Highlands Tiger Beetle

~7mm | August 21, 2012 | Lake Wales Ridge, Polk County, Fl, USA

I wasn’t properly excited when I photographed this tiger beetle. I now know this species, Cicindela highlandensis, is a somewhat rare endemic species. There were no shortage of them at this particular spot though.

Honestly, I ignored them at first, not being sure I wanted to invest the effort required to get some good shots. Eventually, I had already prostrated myself for some shots of other subjects, so I figured what the heck. I’ll admit I was also somewhat motivated by a desire to share some tiger beetle shots here for frequent commenter Ted C. MacRae to see. 🙂

Head on view, Ted’s trademark shot I think.

I like those single small hairs that stick up from above each eye.

These really are relatively small tiger beetles. I’m guessing that doesn’t stop them from tangling with big prey though. Looks like this one perhaps bit off more than it could chew, since it seems to be missing some antennal segments.

Another view from the front, showing missing antennal segments

Their dark color allows them to blend in quite well with all the other debris scattered about their sandy habitat. You don’t really notice them until they take flight.

Dorsal shot

I’m going to follow Ted’s lead and not reveal here the exact location where these were found. Looking at the timestamps of my images, I spent less than five minutes chasing this one beetle. If I go back, you can be sure I’ll spend more time photographing this species.

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5 Responses to Highlands Tiger Beetle

  1. These are great – I’m jealous of your first head on shot!

    I spent quite a bit more than five minutes trying to photograph them when I was there, but I’d only been doing the macro thing for three months at that time. I’m anxious to go back and try again with a little more experience under my belt.

  2. Pingback: Tiger lovin’ « Beetles In The Bush

  3. Jon Quist says:

    Small but incredibly impressive if you ask me! 🙂 Florida is amazing for insects, it’s too bad most of the good spots are National or State Parks, making it difficult to collect. But at least they’re not parking lots, so it’s good in a way.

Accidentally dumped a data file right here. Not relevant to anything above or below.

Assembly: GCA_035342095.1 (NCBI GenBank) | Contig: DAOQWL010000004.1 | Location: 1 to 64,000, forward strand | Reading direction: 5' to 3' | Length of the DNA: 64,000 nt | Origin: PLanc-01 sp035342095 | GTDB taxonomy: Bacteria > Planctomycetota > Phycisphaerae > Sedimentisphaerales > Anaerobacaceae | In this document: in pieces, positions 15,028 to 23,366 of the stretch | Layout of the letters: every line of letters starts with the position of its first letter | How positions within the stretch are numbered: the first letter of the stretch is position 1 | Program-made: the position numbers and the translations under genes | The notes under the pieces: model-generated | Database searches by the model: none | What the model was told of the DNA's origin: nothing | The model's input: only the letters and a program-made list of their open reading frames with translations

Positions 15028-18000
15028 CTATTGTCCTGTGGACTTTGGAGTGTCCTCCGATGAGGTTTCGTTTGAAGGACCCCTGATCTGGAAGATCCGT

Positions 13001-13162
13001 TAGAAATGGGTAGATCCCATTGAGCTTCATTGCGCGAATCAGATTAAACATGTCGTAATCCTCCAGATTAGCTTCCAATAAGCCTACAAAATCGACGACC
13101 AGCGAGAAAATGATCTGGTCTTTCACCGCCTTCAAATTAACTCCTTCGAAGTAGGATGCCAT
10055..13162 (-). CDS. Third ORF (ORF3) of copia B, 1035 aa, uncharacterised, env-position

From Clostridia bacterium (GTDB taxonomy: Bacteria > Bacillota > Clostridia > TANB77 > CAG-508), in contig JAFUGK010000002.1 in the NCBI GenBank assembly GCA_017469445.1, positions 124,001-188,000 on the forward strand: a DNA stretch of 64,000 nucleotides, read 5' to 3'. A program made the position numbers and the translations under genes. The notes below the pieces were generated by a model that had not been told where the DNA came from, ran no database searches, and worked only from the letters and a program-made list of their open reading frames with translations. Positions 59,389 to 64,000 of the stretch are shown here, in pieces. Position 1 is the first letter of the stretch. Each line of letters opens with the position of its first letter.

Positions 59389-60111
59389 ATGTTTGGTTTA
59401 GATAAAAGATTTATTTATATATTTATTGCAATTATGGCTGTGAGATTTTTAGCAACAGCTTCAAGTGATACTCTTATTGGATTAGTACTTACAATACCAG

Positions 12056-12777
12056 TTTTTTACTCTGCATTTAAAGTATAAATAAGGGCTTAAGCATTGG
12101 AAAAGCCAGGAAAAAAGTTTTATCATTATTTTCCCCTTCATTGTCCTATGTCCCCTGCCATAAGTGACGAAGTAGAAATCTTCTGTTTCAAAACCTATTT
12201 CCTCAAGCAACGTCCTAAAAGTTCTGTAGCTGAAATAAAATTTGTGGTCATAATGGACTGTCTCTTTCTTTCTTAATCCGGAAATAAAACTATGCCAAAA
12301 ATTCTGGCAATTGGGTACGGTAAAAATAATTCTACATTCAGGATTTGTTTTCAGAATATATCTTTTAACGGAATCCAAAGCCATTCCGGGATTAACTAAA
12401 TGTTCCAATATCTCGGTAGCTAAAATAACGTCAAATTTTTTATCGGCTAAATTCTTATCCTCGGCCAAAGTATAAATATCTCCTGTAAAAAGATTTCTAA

• Troy Bartlett says:

      I agree about collecting. I don’t maintain a collection, but I do sometimes like to collect things for rearing and later release (especially caterpillars). I’ll often avoid places I know I can’t collect in favor of areas I know I can.

      • And thus is the great failure of permitting requirements – they most serve to discourage research. Regulators fail to realize that a large part of taxonomy is built on the efforts of amateurs who collect and then donate/will their collections to public museums, making it available for scientists conducting taxonomic work. I wholeheartedly agree with the need to prevent abusive collecting of selected species, but the onerous system of requiring full research applications for each park that Florida used to have does not accomplish that any more than their previous “research associate” system that provided blanket permits to all (with a few exceptions) state parks. Now, instead of mostly responsible collectors working in parks, only a few bad seeds go there and the good collectors that don’t want to deal with the bureaucracy go elsewhere. Sensitive insects are still being collected, but there is far less responsible collecting taking place to feed science. It’s a shame.

        Sorry for getting on the soap box!

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